We had a distinct strategy and a couple of distinct strategies that made us different. But fundamentally, we were writing about the online education boom and the ability to complete your degree in your pajamas at nights, on weekends, as you saw fit. And like I said, there are tens of millions of Americans for whom that was useful at the beginning. So look. And then the key factor was finding a management team that was capable of executing.
You can have the greatest idea in the world, great strategy, great timing, and you have the wrong team and poor execution and you go nowhere. So it was all about finding Andrew Clark and Crispen and Rocky Schang and, you know, that founding team that was able to take advantage of the opportunity and recruit, you know, tens of thousands of students to these programs and scale the infrastructure and program delivery. And that got the company where it was.
Bryan Wish: [00:32:11] Yeah, that’s all about the management team and getting the right people in the right rules to ignite the company and that you saw, I think so early, the ability to change the infrastructure of the current landscape. We’re involved with Columbia right out of the gate. I want to close on one more question that I think is interesting and then we’ll share where people can find you and your books and, you know, thank you personally. I’m going to Segway to talk to the company after college for Chiros, which is an investment plan.
They run all their content community and are a big deal to the fund. And then there’s also said that partnering with companies as well as access to talent, that by nature of where we are, we recruited at the top universities in the country because the thesis was that that’s ideas and that’s what the greater opportunity. I think also, you know, you worked at Columbia, you went to Yale, you were also part of the elite school network, which I’m sure has come with different privileges, which is, you know, which is great. I’m sure you worked very hard.
But what’s interesting to me is like your model, right, is all about the banking hire. And I mean, I want to say that maybe fully, but there’s a different pathway for people that may not be a good fit. So I guess that circle, right? Yeah. How did that happen? Because you know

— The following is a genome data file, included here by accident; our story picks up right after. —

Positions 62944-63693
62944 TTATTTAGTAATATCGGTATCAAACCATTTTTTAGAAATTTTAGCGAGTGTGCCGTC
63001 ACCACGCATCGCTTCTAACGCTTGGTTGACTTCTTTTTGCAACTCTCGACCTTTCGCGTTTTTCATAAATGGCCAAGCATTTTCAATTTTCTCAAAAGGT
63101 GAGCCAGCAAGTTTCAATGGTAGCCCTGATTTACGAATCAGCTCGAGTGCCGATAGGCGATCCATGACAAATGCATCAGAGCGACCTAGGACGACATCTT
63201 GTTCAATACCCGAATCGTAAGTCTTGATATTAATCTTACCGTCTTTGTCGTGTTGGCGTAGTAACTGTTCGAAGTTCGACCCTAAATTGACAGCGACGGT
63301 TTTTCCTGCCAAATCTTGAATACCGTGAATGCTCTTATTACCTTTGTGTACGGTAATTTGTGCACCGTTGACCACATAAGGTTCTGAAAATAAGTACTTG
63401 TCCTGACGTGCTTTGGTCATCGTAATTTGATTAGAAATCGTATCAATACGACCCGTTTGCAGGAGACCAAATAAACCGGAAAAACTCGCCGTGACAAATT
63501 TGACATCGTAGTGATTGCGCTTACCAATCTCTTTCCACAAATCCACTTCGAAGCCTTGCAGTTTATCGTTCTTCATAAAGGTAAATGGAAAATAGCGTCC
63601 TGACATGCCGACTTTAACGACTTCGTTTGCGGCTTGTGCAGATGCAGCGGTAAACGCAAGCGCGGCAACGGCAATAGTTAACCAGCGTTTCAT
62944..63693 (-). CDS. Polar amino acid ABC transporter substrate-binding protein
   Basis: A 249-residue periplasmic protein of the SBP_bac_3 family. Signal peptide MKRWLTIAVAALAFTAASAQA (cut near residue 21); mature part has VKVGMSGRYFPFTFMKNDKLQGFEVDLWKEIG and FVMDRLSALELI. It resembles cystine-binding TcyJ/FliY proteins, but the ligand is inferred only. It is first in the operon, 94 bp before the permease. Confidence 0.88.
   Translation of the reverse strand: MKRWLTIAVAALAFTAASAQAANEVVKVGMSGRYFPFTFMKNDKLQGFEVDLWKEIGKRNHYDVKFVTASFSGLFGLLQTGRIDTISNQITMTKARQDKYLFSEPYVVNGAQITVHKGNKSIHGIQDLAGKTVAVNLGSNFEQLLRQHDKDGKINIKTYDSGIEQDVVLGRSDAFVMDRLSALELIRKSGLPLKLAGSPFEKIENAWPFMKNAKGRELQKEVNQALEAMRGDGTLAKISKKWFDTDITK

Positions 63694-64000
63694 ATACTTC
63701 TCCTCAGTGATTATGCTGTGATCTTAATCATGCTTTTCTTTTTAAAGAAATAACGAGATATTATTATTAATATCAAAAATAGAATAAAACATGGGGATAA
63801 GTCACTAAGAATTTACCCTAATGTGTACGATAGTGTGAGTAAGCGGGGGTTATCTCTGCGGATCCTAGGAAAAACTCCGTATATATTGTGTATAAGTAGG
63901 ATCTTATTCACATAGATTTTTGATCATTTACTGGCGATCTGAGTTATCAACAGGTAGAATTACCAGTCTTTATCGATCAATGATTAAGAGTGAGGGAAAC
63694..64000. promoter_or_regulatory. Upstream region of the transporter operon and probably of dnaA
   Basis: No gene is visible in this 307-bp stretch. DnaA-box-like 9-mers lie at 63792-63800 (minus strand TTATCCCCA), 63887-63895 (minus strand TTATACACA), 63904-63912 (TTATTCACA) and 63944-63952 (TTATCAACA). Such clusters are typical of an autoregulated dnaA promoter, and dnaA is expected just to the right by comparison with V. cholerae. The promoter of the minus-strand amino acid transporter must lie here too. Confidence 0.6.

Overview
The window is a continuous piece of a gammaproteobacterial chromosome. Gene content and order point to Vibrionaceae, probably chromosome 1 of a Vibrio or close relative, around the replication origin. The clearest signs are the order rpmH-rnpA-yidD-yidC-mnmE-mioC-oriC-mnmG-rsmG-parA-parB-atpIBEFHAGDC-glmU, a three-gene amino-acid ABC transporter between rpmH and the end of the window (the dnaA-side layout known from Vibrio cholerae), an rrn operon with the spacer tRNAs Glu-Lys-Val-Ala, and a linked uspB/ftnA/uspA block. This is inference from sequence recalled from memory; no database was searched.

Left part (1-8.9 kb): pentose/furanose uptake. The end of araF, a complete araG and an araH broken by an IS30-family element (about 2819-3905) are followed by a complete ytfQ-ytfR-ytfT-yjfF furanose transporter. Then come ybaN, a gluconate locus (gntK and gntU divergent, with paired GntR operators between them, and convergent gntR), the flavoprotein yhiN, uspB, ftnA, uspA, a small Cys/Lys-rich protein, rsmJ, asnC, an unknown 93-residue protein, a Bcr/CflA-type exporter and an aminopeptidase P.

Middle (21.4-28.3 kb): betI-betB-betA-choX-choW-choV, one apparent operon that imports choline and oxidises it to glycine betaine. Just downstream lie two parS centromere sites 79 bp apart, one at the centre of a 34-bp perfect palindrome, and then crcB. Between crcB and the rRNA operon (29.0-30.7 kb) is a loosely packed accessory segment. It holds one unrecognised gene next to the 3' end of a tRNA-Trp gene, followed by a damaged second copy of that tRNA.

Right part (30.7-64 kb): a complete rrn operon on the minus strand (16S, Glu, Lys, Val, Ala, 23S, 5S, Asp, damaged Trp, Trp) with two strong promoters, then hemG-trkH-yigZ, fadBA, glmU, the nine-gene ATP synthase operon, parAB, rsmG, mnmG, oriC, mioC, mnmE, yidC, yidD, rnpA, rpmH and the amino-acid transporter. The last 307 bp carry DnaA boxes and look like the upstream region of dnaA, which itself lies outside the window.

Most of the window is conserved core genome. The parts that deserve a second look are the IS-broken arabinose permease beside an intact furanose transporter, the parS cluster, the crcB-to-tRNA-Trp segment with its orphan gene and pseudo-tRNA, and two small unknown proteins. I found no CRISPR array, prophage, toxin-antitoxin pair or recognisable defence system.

Ryan Craig: [00:33:44] I think I say here’s what I would say. I would say there are colleges and universities in this country where you should want to sort of pay your left arm to attend. And I think I had the privilege to attend, had the privilege of attending one of them. But there aren’t hundreds of them to a degree. I think that for decades, American families were kind of under the illusion that a degree is a degree, is a degree, and maybe Yale charges thirty thousand. And I’m not going to name a university, but a blank university, a nonselective university will charge, you know, 70 percent or 80 percent of that.
But the reality is that that experience at that school is not, you know, 70 or 80 percent of an elite university experience. It’s a fact. It’s a fraction of that. And that, unfortunately, you’ve had millions of students going through those schools, paying tens or hundreds of thousands of dollars, taking on a lot of student loan debt, and achieving very poor employment outcomes as a result. So I think we already have a bifurcated system.
You have students who are going to great selective elite schools and it’s a small fraction of the population. And then you have everyone else and all these other schools are kind of pricing their programs under that umbrella, the pricing umbrella that those elite schools provide. But I like to use the analogy like the Olive Garden, right. Olive Garden. They are winless and they have tablecloths sometimes. But, it doesn’t mean it’s a fine Italian restaurant that’s being like 80 percent of what the top Italian restaurant charges for their entrees. And they said because it’s not the same. So that’s where I come up with this concept of unbundling.